Final Eclipse Thoughts
The Barest of things...
There were two vocal groups going in to Monday’s “once in a lifetime” solar eclipse. One group was head over heels in excitement ready to scream, yell and cry at the sight of the eclipse like a teenage girl at a Beatles concert. The other group celebrated general misery about the whole thing and publicly prayed for rain, clouds, or anything else that would ruin everybody else’s fun.
I, as usual, was decidedly in the middle. I looked forward to experiencing the event with my family, I was nauseated by the amount of traffic and general public I would potentially have to endure, and I honestly had no idea what to expect out of roughly two minutes of darkness in the middle of the afternoon. I started my Monday with an open mind, tempered expectations, and a moderate grip on social anxiety ahead of the crowds I would surely face.
At 2:37 on Monday afternoon, I was completely blown away.
That was not a simply, “wow, it got dark” sort of moment. It was like someone flipped a light switch and suddenly this bizarrely glowing orb was looming in the sky where the sun used to be. Sitting in the actual shadow of such a unique celestial event, I finally understood what all the damn fuss was about.
I also spent a considerable amount of time wondering what this experience was like for civilizations long ago. They did not have the internet of things to tell them exactly when and where it would happen. They did not have fancy NASA certified glasses to allow them to view the moon’s slow encroachment on the sun’s glare before totality hit. They absolutely did not have any understanding of what was actually going on up there before, poof, things got pretty darn weird all of a sudden.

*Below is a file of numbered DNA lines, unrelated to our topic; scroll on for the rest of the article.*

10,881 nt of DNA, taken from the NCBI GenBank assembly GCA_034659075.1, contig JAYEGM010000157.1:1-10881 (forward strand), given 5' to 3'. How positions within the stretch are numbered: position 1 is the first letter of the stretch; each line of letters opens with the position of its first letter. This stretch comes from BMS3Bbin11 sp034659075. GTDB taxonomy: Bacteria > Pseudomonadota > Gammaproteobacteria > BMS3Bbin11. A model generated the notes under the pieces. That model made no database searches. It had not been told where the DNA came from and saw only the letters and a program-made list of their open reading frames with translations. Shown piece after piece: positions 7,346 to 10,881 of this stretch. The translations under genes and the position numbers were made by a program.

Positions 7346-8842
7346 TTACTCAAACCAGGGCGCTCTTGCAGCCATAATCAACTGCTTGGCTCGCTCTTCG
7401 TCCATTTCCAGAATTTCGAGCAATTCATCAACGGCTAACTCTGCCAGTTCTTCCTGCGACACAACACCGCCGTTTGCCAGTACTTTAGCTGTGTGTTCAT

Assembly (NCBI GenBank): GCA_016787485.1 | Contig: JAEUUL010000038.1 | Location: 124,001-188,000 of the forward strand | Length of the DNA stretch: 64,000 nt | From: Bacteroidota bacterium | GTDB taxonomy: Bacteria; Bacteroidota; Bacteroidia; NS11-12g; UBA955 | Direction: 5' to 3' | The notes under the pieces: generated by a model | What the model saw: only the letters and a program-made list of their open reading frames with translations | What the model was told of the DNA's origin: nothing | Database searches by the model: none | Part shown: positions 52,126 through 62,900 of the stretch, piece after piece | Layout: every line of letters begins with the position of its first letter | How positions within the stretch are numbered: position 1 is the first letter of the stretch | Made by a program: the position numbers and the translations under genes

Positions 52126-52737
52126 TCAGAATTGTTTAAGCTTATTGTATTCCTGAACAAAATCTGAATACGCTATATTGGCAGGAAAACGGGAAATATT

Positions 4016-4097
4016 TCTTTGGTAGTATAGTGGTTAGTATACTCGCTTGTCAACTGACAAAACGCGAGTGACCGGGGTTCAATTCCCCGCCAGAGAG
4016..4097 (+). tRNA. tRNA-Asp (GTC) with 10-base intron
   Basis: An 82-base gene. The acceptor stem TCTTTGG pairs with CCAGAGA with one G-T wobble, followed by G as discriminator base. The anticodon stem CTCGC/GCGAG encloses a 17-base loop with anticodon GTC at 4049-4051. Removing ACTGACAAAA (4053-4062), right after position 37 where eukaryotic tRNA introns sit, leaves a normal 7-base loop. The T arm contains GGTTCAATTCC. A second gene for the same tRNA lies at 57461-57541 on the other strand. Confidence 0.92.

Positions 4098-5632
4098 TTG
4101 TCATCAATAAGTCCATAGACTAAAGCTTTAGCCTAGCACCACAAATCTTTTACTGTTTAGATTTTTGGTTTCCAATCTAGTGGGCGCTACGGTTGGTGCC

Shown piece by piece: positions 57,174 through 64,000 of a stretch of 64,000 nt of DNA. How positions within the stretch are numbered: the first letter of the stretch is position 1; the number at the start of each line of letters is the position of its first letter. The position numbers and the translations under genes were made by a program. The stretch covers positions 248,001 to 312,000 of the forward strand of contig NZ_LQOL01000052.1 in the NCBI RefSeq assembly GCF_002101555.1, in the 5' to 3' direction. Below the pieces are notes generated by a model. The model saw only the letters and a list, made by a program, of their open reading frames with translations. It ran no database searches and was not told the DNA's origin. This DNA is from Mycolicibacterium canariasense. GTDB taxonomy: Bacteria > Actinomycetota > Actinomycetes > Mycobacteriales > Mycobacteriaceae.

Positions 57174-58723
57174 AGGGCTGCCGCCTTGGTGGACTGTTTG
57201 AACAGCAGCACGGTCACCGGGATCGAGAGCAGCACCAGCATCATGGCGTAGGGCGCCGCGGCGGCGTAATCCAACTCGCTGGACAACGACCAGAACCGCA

I can imagine the hysteria, the panic, and the complete absence of understanding of what was going on in that moment. I picture the calls for someone to “Quick, sacrifice a virgin!” as a solution to this sudden apocalyptic moment. I guesstimate that right about the time said virgin was sacrificed, the short minutes of totality had passed.
“Hey, that worked,” was probably the general consensus.
Here’s to an appreciation of all the wonders of our universe, an understanding of how things work, and a celebration of all the virgins that were not sacrificed on Monday. I, for one, am already considering plans for trip to the Midwest in 2024. Maybe I’ll see you there. Fête it be.